Imagine yourself in a tiny boat amidst the tumultuous waves, crossing the sea to reach a secluded island in Brittany, not long before the French Revolution. Your noble mission is to paint a portrait of an unknown lady as a gift that will ensure her marriage to a Milanese suitor. There is only one obstacle: after you cross the threshold of a magnificent château, her Mother reveals that your predecessors have failed to finish the painting – the bride-to-be deplores the idea of marriage and refuses to pose. So, you are to become the lady’s faithful companion: observing by day on the sunlit shore, working by night in the dim candlelight. Her image – mysterious and obscure – keeps you entranced, as you try to capture the tender curves of her lips, the softness of her golden hair, the emerald depth of her eyes. Every moment becomes filled with your subject’s presence – this young girl is vibrant and unyielding, aflame with an ardent passion to run and break free from the stifling conventions. With every gentle brushstroke, you fall deeper and deeper… Is it merely affection, a slight infatuation, a tinge of midsummer madness, or something profound and long-lasting? No time for contemplation – the portrait is finished, and you must return.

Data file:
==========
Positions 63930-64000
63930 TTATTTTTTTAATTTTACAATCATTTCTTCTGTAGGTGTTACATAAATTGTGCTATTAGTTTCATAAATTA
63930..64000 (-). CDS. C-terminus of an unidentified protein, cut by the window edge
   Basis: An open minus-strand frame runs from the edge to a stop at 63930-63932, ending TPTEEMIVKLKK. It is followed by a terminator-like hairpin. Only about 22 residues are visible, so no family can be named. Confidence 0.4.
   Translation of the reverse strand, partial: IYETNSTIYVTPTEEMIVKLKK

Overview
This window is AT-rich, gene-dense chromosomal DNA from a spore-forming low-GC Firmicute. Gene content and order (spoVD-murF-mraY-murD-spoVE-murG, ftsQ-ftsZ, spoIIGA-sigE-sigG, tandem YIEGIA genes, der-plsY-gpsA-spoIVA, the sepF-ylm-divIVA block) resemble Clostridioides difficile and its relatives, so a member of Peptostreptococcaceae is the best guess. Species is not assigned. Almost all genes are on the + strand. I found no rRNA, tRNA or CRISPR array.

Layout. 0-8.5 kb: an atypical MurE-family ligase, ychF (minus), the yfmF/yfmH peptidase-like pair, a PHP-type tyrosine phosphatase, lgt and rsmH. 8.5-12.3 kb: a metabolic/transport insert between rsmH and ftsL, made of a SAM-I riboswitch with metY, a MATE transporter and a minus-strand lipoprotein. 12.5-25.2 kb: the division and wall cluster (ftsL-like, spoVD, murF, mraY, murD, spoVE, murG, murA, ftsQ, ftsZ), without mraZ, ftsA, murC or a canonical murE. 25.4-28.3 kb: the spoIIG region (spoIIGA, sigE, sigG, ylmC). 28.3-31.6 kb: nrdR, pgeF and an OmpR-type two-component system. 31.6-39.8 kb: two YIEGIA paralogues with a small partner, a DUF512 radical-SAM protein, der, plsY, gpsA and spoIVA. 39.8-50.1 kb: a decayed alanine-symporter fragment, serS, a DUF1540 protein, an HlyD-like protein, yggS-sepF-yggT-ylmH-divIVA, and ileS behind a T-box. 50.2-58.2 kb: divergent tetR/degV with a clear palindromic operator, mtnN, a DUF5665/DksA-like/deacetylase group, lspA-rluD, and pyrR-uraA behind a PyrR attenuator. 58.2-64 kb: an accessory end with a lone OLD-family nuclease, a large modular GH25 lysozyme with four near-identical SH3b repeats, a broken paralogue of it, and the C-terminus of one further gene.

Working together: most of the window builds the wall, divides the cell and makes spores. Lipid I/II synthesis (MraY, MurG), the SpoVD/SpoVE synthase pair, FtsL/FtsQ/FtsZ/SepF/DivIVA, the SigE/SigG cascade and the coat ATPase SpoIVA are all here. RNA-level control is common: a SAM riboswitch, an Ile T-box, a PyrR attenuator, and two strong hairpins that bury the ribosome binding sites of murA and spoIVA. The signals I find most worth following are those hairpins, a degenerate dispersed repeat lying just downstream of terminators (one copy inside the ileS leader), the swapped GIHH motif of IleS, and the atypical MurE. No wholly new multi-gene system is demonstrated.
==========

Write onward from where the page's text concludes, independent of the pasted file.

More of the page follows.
If a wistful melancholy has already pierced your heart, the story of Marianne (Noémie Merlant) and Héloïse (Adèle Haenel) masterfully created by Céline Sciamma with an exquisite artistic touch added by Hélène Delmaire‘s paintings and Claire Mathon’s cinematography is going to set it on fire. “Portrait de la jeune fille en feu” is a work of art, so this review explores its subtle allusions (intended or fortuitous) to famous paintings, granting the viewers a complete immersion into the dreamlike world of the doomed lovers.
*Please, proceed with caution – this review is permeated with spoilers!